The integration technique of Euler equations by the method of characteristics is based on the use of equations [17.13] of the previous chapter that have been linearized and then discretized. Different operators are used depending on whether the point is calculated within the fluid or located on a boundary (wall, axis of symmetry or centerline, and fluid boundary). The procedure is similar in spirit to that used for one-dimensional unsteady flows (see section 24.1). As in any numerical method, the solution to the equations is sought in discrete points, which together form a mesh, chosen close enough to each other so that the flow properties vary only slightly when we pass from one point to one of its neighbors. This condition justifies the linearization of the equations and ensures the convergence of the calculation under certain conditions that we will not discuss here.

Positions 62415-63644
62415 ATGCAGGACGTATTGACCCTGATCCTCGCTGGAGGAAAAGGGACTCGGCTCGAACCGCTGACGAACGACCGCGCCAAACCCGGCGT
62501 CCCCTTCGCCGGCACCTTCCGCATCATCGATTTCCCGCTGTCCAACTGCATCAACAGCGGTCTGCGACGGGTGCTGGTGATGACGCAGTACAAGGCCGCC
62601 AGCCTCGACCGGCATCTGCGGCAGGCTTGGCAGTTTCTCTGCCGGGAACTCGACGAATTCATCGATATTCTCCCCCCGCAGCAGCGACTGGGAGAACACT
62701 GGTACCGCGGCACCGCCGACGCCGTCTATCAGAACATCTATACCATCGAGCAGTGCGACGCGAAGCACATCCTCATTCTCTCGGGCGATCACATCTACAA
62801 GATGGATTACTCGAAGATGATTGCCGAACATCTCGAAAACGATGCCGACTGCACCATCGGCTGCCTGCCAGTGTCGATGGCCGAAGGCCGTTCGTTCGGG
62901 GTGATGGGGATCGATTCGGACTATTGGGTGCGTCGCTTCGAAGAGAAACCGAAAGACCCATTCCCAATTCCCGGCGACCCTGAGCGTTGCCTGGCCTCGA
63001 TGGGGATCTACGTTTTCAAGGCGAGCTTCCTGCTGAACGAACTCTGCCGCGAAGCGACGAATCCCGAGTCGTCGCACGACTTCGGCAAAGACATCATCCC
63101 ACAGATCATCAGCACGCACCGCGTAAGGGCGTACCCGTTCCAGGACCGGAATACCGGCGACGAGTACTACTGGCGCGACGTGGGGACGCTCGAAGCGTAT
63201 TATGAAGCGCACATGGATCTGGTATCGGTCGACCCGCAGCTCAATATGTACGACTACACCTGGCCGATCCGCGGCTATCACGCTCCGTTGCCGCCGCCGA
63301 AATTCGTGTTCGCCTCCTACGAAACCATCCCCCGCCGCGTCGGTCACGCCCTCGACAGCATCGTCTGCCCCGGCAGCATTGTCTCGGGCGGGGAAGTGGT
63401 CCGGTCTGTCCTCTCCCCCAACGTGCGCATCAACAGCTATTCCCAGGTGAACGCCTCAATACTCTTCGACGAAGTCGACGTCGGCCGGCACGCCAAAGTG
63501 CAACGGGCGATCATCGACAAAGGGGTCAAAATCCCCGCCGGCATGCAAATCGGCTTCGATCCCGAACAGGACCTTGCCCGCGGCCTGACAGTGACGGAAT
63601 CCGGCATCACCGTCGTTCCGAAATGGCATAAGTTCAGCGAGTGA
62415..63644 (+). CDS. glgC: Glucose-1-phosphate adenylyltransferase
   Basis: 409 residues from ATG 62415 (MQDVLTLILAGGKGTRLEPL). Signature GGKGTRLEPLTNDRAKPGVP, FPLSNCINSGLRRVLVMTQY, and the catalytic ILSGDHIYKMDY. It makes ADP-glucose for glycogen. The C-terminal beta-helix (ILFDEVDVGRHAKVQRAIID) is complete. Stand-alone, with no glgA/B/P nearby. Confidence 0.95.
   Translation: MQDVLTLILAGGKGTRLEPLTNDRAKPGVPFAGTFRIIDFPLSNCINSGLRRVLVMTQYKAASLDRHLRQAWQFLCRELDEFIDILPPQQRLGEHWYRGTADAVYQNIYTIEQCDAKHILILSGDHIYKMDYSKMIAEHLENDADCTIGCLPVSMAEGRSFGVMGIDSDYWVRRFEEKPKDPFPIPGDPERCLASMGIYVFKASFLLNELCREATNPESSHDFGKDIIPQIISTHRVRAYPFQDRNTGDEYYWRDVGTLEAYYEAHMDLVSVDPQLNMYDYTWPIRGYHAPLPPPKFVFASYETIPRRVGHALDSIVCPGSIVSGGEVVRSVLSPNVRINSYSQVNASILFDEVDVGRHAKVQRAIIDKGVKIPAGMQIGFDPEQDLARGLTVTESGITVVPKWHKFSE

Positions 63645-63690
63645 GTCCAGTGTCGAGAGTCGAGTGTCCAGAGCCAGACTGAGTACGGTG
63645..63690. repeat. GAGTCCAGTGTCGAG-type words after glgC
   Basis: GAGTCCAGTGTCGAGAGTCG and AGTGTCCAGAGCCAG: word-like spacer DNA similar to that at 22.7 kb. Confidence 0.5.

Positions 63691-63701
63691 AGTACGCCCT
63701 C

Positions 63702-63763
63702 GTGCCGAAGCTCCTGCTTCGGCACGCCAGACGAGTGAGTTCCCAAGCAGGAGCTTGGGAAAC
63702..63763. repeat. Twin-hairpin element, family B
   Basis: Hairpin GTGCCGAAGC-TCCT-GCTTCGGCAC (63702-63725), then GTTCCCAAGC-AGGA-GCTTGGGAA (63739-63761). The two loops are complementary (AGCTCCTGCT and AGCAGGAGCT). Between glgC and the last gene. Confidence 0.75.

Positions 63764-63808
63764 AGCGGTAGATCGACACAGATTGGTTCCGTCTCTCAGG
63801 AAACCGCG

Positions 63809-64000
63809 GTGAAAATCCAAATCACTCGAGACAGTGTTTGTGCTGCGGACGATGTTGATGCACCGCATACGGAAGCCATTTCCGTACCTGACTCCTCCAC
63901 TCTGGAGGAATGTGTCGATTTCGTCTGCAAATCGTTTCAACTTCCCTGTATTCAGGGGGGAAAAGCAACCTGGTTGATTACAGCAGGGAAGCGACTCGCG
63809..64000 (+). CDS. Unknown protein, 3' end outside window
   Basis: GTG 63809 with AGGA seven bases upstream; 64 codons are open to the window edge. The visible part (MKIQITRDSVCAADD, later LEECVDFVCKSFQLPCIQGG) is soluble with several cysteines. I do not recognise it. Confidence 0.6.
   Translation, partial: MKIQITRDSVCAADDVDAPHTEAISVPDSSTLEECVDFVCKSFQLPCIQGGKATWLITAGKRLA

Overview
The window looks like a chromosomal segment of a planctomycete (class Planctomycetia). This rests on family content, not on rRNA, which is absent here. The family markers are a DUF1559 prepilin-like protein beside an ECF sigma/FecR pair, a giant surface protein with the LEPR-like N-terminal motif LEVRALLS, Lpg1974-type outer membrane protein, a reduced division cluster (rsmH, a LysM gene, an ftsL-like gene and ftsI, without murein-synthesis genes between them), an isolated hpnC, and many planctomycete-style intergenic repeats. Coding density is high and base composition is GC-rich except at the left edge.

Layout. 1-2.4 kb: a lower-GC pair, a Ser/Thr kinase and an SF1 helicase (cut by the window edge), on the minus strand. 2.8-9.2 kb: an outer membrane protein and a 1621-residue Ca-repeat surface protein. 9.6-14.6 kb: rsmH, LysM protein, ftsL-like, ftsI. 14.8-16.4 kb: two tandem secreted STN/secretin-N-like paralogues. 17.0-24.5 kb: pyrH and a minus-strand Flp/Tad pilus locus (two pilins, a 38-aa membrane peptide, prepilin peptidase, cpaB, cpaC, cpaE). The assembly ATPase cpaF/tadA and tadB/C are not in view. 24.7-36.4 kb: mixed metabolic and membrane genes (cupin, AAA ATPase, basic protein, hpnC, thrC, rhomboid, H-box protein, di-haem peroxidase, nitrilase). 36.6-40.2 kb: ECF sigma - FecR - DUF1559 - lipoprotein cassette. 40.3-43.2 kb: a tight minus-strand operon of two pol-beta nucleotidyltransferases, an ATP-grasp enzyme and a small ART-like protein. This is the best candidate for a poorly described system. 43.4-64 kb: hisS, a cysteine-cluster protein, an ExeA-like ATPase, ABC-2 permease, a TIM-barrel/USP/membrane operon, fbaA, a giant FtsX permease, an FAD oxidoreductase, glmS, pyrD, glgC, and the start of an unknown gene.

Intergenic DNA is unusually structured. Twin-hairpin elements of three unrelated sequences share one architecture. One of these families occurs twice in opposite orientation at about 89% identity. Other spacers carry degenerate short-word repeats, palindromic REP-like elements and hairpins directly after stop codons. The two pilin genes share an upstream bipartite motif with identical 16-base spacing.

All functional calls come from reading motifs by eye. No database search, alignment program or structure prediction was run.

The method of characteristics is to calculate the flow step-by-step, progressing along the characteristic lines (*η*) and (*ξ*). In this integration technique, the meshing depends on the solution itself since (*η*) and (*ξ*) are functions of local properties of the flow. Thus, this meshing is constructed as the calculation progresses, which introduces some algorithmic complexity into the structure of a computer program, especially when shock waves are formed within the flow. However, the method ensures correct transmission of information in agreement ...

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